The Danger of Negative Expectations

expect the worst

“What did I do wrong now?” That’s what my 7-year-old son asked me last week. And, sure, he does a lot of stuff “wrong”– teasing his sister, rolling his peas off the table, and leaving his clothes all over the house. But he also does a lot of things right; he asks how I’m feeling when I’m sick, he gets dressed quickly on school days, and knows just the right time to give an extra hug.

Unfortunately, I’ve fallen into the habit where I expect the worst from him and zero in on his shortcomings. Here is the danger of having negative expectations and what to do about it.

The Problem: Whenever we focus on negative things or have negative beliefs about someone, we will find evidence to support our view.

This is called confirmation bias. In other words, we try to confirm what we believe about someone (positive or negative). If we are constantly focused on our child’s poor behavior, we will start to view him or her through a negative lens. We will begin to expect that kind of behavior. Sadly, when this happens people tend to live up to or down to our expectations.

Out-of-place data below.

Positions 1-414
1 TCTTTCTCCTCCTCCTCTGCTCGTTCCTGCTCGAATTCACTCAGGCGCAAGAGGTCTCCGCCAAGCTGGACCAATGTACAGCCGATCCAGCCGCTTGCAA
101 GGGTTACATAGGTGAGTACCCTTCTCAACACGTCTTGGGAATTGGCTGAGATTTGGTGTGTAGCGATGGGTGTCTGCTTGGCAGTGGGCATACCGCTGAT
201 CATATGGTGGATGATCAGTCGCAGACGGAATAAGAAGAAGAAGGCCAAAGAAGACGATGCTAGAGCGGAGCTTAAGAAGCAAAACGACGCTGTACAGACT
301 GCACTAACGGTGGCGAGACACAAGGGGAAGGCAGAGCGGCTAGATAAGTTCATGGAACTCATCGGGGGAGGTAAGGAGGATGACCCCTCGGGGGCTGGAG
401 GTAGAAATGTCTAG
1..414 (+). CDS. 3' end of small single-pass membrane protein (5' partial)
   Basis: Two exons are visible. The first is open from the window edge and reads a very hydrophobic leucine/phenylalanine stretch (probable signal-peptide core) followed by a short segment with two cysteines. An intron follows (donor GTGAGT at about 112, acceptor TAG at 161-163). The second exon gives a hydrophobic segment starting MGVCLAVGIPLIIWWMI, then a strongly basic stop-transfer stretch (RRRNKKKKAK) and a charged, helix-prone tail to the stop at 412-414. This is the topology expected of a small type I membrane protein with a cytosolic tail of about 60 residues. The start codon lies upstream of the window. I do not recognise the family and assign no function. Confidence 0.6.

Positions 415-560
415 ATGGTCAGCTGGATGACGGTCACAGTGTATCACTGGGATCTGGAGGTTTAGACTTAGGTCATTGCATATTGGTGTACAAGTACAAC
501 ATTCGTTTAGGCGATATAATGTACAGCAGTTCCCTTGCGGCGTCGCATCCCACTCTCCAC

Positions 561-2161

The Solution: One of the greatest gifts you can give your children is to methodically notice what they do right on a daily basis.

Marital researchers have discovered that when distressed couples began recording what their spouse did that was positive, the couple reported a substantial increase in their marital satisfaction. In the same way, make it a point to mentally record what your child does that is positive. I encourage you to share that with them before they go to bed. Imagine the positive effect on your children when the last word they hear that day is what they did right.

Have you ever noticed yourself focusing on the negatives in your child?

Dr. Greg Smalley serves as executive director of Marriage and Family Formation at Focus on the Family and is passionate to equip premarital and married couples with the knowledge, skills and insights necessary to enjoy a lifetime together.